Relebohile's story

Meet Relebohile, she has kindly shared her story with us about her time during lockdown and how she has got to where she is now....she is an engaged, enthusiastic and innovative student teacher specialising in Maths and Science.

Listen to her amazing story here:

As you can hear, working with our Maths volunteers was an extremely important part of Relebohile's journey so far. Read Sion Watkins' reflections here:

 

"I first met Relebohile  when I was supporting my wife as she delivered a course to a group of Lesotho College of Education first year student teachers at Thaba Tseka. The course was on Additional Learning Needs and at the end she came up with a few friends who studied Maths to ask if I’d be prepared to give them some ideas. Up to that point my work at the college had been exclusively to primary student teachers, but after talking to college staff I agreed that we might look at some issues on transition topics as Dolen Cymru had in the past supported local high schools. 

The subsequent session went well, I found the group engaging, keen to assimilate some of the ideas on using materials and questioning to enhance learning. We also discussed what made a topic difficult to teachers. I did take from it a need to visit High schools and see what issues might be worth supporting there.

The following year based on this, Dolen Cymru had agreed to include in my brief some work in local high schools. Maybe a few days in each with the aim of building up to a course on secondary maths teaching to local teachers, similar to one trialled in Leribe the previous years. I was hoping to see what was happening inside schools having visited a few in 2019 and having had a constructive meeting with some secondary teachers at the end of my visit.

There is a world of difference between engaging with Primary and Secondary schools. The initial response is more guarded from teachers who are more confident of their subject expertise and are reluctant to be judged. As a result most of the classes I was allowed to work in were grade 8 and taken by student teachers. Over time as the teachers got to know me, I was allowed into a bigger variety but initially the focus was to keep me away from their classes.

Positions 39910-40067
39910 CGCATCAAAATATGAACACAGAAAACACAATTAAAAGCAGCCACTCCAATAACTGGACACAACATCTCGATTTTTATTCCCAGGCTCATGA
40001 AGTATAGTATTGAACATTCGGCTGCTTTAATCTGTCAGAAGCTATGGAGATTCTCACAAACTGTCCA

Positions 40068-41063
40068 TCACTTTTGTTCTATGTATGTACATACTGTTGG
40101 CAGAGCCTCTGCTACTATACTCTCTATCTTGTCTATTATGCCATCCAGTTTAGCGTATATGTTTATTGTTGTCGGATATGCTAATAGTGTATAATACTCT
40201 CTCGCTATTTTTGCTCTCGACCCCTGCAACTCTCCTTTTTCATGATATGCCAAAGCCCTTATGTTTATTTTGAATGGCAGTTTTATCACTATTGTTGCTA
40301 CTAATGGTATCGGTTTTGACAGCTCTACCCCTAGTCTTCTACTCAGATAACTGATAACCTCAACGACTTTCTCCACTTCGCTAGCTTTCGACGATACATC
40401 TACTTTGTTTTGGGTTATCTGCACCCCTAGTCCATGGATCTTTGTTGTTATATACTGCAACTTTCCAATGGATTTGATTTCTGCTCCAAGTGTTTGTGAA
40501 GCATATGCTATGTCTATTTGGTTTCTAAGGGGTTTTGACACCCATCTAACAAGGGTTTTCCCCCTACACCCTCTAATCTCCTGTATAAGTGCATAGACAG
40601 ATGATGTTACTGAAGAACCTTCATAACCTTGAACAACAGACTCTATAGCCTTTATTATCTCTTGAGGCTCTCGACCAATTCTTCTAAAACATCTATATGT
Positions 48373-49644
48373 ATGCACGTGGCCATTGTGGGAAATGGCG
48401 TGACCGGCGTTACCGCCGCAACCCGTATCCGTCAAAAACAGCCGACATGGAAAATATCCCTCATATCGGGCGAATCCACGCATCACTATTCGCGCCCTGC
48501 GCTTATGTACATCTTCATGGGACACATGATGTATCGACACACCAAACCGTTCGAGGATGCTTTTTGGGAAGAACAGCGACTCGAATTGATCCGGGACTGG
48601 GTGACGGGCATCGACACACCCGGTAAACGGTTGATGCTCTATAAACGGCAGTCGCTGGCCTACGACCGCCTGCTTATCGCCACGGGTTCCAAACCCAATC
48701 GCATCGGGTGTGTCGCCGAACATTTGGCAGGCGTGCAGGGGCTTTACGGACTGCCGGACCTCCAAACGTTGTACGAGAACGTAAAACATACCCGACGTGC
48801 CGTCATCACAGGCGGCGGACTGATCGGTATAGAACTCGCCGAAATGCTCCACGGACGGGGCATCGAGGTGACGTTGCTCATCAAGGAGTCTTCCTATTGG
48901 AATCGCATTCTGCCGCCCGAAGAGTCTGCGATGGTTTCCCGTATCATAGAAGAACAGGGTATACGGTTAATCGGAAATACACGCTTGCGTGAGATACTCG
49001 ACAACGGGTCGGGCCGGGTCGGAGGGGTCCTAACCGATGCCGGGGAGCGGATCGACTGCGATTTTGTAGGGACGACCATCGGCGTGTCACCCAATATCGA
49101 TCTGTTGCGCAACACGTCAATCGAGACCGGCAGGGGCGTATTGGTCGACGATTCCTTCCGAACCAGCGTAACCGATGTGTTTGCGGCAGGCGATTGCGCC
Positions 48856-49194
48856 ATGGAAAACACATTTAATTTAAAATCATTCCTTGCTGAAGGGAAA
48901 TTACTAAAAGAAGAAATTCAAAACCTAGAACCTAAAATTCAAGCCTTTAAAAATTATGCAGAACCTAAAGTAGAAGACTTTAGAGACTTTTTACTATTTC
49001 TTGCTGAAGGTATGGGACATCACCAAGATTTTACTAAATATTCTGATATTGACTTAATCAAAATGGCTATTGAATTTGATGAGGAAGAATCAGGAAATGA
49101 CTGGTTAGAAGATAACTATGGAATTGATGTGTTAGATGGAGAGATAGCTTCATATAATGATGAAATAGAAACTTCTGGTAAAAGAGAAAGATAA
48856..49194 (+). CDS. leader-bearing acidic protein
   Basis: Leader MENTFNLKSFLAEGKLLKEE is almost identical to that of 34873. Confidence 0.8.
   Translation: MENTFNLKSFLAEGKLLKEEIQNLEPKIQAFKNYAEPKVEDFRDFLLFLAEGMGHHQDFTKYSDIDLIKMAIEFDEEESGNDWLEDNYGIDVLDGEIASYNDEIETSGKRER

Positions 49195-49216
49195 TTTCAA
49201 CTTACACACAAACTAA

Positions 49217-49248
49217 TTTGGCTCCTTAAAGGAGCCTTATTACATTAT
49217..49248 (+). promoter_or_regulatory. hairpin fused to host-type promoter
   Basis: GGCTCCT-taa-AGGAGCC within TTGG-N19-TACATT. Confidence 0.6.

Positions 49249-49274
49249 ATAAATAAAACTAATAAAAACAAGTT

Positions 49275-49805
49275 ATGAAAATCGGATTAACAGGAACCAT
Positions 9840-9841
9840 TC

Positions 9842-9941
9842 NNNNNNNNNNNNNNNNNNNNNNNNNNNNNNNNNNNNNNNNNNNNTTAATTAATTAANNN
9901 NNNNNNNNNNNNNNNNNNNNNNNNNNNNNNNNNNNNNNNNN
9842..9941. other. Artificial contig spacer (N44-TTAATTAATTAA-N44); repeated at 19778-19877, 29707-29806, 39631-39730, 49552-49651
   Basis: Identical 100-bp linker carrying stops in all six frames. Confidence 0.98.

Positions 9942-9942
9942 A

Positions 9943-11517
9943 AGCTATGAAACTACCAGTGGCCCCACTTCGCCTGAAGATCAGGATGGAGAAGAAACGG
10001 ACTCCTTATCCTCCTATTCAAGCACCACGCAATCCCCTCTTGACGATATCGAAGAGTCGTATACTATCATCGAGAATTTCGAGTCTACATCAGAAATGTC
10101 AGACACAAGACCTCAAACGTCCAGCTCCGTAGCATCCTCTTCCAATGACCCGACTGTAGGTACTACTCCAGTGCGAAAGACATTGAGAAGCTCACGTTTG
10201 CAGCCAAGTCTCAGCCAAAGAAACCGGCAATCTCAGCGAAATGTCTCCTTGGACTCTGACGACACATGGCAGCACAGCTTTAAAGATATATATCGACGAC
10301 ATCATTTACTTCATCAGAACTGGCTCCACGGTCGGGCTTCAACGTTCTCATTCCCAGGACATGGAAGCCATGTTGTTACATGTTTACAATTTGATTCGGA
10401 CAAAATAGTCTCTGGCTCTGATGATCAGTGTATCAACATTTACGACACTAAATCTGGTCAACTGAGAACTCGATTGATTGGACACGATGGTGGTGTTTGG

A result of this limited access was that I actually knew many of the students having taught at all the local primaries, also it meant I worked with young student teachers willing to and interested in assimilating new ideas.

Relebohile was placed at Ntaote High School and she immediately showed that she wanted support and challenge. Whenever I was at the school, we would discuss the lesson, what knowledge was needed, problems students might face and whether were some resources and questions which could help understanding. At the end of the lesson  we would go to the staff room discuss what had gone well what hadn’t worked as effectively - what needed to be changed for her next lesson (which I wouldn’t be at). 

What working with Relebohile showed me was how keen these students teachers were to learn about teaching. New ideas, how to use resources, how to plan what they wanted to achieve and most importantly how to get a dialogue with their learners. Running courses out there I’d always stressed the phrase “showing not telling”. These new teachers wanted to teach in a different way to how they were taught, more inclusive, listening to students’ concerns and questions and most importantly explaining ideas. 

The year was curtailed because of COVID but before leaving I did run a course for student teachers, college lecturers and teachers in the locality. Mainly focussing on things that I’d seen in High school lessons, ideas which I knew pupils struggled with at primary school and how to get a practical involved feel in lessons. Many of these ideas were thought up watching, working with and reflecting with Relebohile - it gave me an insight into what was holding teachers back and their concerns.

I managed one last session with her to plan a terms work and to help her create resources, leaving behind a mass of equipment that she could use if the schools stayed open. The session also allowed my colleague to film an interview with her for Dolen Cymru talking about what she had learnt, what were the ideas she liked and why.

I have kept in touch with her throughout this Covid period on WhatsApp  and Facebook. I am delighted to see her using these techniques and resources to help neighbours’ children during lockdown and to try out things. She has since then, gone back to her own school and tried things out  with classes since they opened up again. She has also taken a staff in service training on these techniques and made the resources to leave at the school.

Relebohile is one of many young students in this country, but she reflects the general enthusiasm they have for the profession, how they want the system to be better than the one they were in. Of all the things I experienced in Lesotho this is the one which makes me proud. To have helped a young person like this on her journey has been quite amazing."

Written by Sion Watkins, 2021

Watch the collection of photos and videos that were captured during this important time here:

 

 

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  • Sharon Flint
    published this page in Blog 2021-05-19 09:02:11 +0100
  • Sharon Flint
    published this page in Blog 2021-05-17 20:45:49 +0100

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